undermining bourgeois law (The Hague)

jenyan1 jenyan1 at uic.edu
Thu Feb 21 12:47:12 MST 2002


        This is not justice
        The Hague has replaced Nuremberg's jurisprudence of
        peace with a licence to the west to kill

                 by John Laughland
             The Guardian Saturday, 16 February 2002

        Because its legal basis is so dubious, the international criminal
        tribunal for the former Yugoslavia seeks to present itself as the
        successor to the international military tribunal which tried the
        Nazi leaders at Nuremberg in 1946. As with many bodies in
        search of legitimacy - the Hague tribunal was created in 1993 by
        the UN security council, a body which has as little right to set
        up a court as it does to raise taxes - its defenders probably
        think that a quick reference to Hitler can settle the matter.
        However, the Hague does not embody the legal principles
        established and consolidated at Nuremberg. It embodies instead
        their complete destruction.

        It might seem tactless to dwell on the most obvious ways in
        which the Hague differs from Nuremberg: an obscure judge from
        the Midlands circuit and an unremarkable barrister who has
        prosecuted for HM customs & excise are hardly worthy successors of
        the legal giants at Nuremberg such as US supreme court Justice
        Robert H Jackson, or the British attorney general Sir Hartley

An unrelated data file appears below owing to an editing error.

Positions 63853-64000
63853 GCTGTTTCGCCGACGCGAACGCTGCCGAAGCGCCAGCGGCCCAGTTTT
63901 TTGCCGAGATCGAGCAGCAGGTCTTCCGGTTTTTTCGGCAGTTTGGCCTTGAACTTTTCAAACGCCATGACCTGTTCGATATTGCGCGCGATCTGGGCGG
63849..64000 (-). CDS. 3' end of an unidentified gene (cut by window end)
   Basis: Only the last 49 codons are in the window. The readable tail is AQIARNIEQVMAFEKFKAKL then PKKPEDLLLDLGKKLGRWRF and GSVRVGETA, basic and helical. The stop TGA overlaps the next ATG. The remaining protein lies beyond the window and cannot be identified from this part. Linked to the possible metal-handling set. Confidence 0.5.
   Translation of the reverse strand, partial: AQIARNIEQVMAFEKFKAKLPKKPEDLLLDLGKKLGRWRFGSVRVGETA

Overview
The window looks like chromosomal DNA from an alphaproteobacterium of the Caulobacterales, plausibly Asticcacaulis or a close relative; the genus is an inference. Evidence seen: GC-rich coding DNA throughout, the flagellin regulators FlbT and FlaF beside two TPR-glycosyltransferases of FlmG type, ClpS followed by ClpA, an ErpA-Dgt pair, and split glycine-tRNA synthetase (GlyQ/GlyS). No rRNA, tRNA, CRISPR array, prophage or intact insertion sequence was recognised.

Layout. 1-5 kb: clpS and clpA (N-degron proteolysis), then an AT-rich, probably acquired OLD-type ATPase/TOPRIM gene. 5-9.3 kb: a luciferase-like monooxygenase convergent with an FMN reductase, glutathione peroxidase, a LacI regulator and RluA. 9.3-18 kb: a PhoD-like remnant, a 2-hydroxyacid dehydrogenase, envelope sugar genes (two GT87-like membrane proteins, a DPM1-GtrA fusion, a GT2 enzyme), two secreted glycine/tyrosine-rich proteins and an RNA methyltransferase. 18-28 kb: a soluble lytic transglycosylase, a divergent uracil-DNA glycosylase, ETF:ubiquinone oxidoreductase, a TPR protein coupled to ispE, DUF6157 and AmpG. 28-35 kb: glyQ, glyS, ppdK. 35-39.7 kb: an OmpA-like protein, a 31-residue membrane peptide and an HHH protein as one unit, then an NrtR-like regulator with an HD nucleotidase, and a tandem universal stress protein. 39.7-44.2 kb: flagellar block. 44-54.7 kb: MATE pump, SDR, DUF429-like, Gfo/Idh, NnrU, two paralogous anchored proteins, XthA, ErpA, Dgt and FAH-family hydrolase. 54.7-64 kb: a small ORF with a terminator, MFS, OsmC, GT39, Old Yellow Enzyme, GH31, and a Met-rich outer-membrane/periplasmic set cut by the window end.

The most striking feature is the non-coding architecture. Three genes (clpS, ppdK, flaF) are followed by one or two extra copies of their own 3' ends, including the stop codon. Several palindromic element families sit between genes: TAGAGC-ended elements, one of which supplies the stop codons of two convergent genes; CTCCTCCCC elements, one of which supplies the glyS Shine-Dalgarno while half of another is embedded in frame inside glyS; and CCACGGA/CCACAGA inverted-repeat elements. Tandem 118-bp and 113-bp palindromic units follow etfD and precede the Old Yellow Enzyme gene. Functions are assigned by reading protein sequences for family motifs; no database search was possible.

Shawcross. But the mediocre quality of what passes for legal
        reasoning at the Hague has caused the truly remarkable elements in
        Nuremberg's noble jurisprudence to be perverted and destroyed.

        We now think of Nuremberg mainly as the trial of the Holocaust.
        This is not how the architects of Nuremberg saw matters.
        Exhausted by up to six years of all-engulfing war, the allies
        were mainly preoccupied with the fact that Nazi Germany had
        plunged the whole world into conflict. When Justice Jackson
        rose to address the tribunal, his very first words were not about
        crimes against humanity but instead about his "privilege of
        opening the first trial in history for crimes against the peace of
        the world".

        For the judges at Nuremberg, the primordial war crime was to
        start a war in the first place. All other war crimes flowed from
        this. Although naked aggression has always been illegal under
        customary international law - as is attested by the numerous
        and no doubt spurious legal justifications made throughout
        history by belligerent states for their actions - Nuremberg was
        innovatory in its clear legal formulation that the planning and
        execution of a war of aggression constituted a criminal act in
        international law. It was for this crime, and not for crimes
        against humanity, that all the Nazis at Nuremberg were judged.

        In the minds of the architects of Nuremberg, moreover, the best
        way to preserve peace was to raise the profile of the concept of
        state sovereignty.

Full article:
http://www.guardian.co.uk/Archive/Article/0,4273,4357313,00.html



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